What is Shabbos?
If life is a cycle, the most basic example of it in the world around us would be the week. All the other cycles have natural events that mark them: the day has sunrise and sunset; the month has the waxing and waning of the moon; and the year has the seasons with the sun's altered placement in the sky. The week, however, is solely around human life events.
What is the week about? If human life has any representative feature, it is most likely 'question and answer'. If we begin the week celebrating our previous degree of solutions to life's questions, we are encouraged to set out for an even better solution, for the coming week. Just like an answer is measured by the way the question was put, the journey of the week heads in the direction that began the first day.
When Abraham our ancestor started his journey to himself, he initiated the entire concept of social progress. To him (as G-d points out that 'he will instruct his sons and his home afterward such that they will keep the way of G-d-Of-Family-Values') as G-d wants one not to sacrifice his son like to the pagan 'molech' deity - but to dedicate him to education and family values - progress is defined by the quality of one's family dynamics; and the Promised Land refers to one's home. Abraham's question, 'What is home?' would be answered at the conclusion of his journey. Progress, then, is reached at the conclusion of his 'week'; so I would like to take the initiative to describe and perhaps even define the word 'Shabbos' as 'Conclusion'.
In Rav Nachman's writings somewhere I believe he says that a Torah scholar is called 'Shabbos'. If Shabbos - or Conclusion - is a state of mind, then calling that state, a state of 'Conclusion', would explain why Rav Nachman would call him that. Furthermore, seven complete 'Conclusions' are counted in the 'omer, each one a cycle progressing all together towards a jubilation; an enthusiasm that might extend from beyond a 'Conclusion of Conclusions', surpassing those cycles to an even greater excitement!
One might add that from Abraham to Moshe there was a cycle of generations bringing the Presence from the seventh heaven - one level at a time - down to earth; thus Concluding a historic introduction of this cycle into human reality.
But where does the week actually come from? The very beginning, starting from 'In the Beginning', introduces the very first week of history: the week of Creation. After the first six days the world had everything except rest; 'thus came the Conclusion, and thus came rest'.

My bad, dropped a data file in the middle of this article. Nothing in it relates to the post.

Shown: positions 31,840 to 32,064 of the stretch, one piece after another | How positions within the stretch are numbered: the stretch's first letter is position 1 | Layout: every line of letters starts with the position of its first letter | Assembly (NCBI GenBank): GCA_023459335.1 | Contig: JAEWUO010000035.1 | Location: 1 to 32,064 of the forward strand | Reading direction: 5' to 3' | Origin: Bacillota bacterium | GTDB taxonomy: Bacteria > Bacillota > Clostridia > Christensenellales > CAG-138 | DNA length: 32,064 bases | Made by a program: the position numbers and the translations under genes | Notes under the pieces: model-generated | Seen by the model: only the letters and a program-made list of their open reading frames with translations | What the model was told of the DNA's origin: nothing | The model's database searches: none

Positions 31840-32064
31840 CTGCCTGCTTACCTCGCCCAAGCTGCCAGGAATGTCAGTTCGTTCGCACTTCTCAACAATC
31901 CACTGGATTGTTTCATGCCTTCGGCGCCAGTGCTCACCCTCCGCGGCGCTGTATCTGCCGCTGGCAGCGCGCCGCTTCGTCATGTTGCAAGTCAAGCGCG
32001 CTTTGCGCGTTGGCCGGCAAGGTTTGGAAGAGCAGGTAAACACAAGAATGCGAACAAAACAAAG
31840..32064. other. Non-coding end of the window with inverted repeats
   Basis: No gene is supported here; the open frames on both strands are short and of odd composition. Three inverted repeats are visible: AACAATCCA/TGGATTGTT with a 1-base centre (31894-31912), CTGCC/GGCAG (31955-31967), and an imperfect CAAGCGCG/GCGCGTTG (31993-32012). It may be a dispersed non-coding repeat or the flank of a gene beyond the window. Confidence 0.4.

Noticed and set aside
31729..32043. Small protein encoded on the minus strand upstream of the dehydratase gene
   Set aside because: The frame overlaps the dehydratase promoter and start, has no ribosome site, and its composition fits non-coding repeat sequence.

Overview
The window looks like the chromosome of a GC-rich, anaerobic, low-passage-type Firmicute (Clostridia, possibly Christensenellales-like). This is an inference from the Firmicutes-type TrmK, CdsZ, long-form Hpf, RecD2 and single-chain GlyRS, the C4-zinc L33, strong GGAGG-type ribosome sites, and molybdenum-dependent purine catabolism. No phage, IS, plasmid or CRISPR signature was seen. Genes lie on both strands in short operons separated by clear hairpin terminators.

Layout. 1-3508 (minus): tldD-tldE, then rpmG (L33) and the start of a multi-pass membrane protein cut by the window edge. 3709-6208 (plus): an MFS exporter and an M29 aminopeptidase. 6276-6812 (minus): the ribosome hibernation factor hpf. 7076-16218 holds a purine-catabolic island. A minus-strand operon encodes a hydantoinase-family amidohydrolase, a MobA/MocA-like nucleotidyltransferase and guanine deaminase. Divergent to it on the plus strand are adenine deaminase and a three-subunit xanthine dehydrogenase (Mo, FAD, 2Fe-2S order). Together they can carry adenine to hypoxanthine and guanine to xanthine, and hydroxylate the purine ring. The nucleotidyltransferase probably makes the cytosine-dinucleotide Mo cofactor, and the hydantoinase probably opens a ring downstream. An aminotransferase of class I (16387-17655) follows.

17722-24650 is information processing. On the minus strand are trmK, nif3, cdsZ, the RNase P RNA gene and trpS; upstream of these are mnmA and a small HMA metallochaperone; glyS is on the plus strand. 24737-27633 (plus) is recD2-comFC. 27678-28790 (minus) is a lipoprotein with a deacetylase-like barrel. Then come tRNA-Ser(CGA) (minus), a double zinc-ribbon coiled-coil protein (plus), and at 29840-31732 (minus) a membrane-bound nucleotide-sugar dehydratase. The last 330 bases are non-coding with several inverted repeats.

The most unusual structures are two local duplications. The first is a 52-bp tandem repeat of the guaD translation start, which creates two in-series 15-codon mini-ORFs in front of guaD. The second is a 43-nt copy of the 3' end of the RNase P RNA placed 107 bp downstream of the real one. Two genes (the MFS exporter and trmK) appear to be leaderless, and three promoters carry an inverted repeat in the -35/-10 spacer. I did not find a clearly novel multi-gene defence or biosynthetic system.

What G-d reached on the sixth day was the wedding of Adam and Eve; humanity's first home-to-be: on that day, to do the work; on the next, to enjoy the rewarding sense of accomplishment; looking back honorably, on all that had been Concluded.
G-d had put humans in the world and given them the opportunity to earn and build a home; that was His way. Adam would then be expected to learn, from this pattern, how to have the human perspective of G-d's initiative - and that is also Abraham's conclusion - that to be wholly human, one has to procreate children who will build homes of their own; and that would be their Conclusions as well: to dedicate their children to education and family values.
At Havdallah, we might be celebrating the conclusion of the previous generation's as-it-were Shabbos; recognizing that we now have our generation's Conclusion to reach - that would build on that of the one just celebrated - saying, 'Yes, we've done it and we'll do the next one even better; until we meet again!' And with that we ready ourselves for the very first day of the new week (inaugurated with a meal, escorting the honor of the previous Conclusion on Its way).
This can teach us that in order to take one's studying to the next level, one has to mark and celebrate the previous Conclusion; giving it time to breathe. The past relative to now is a fait accompli; just as the first week was initiated by G-d and is beyond our reach - it is it that reaches us - so too our present is always built on a past that is beyond our reach and the time-line reaches here because of our previous deeds, not because of the present control. Having the person we were be weak isn't necessarily having our present selves be weak. If we take responsibility for our limitations of last week, we aren't like those people any longer, but we are more for having built up that person's destruction. Abraham came after Adam's week failed, he took up the mantle of responsibility and re-initiated the social progress of mankind. He was a re-incarnation of Adam and every week the human being is a re-incarnation of himself from his previous week; every week given the chance to right what once went wrong.
The rest of the work would be to show the parallels between the construction of Creation and that of the human social reality; following the progress of coming Home. And then, in Conclusion, 'Good Shabbos!'
P.S. The rest of it will be done, elsewhere; so, 'Have a good week!'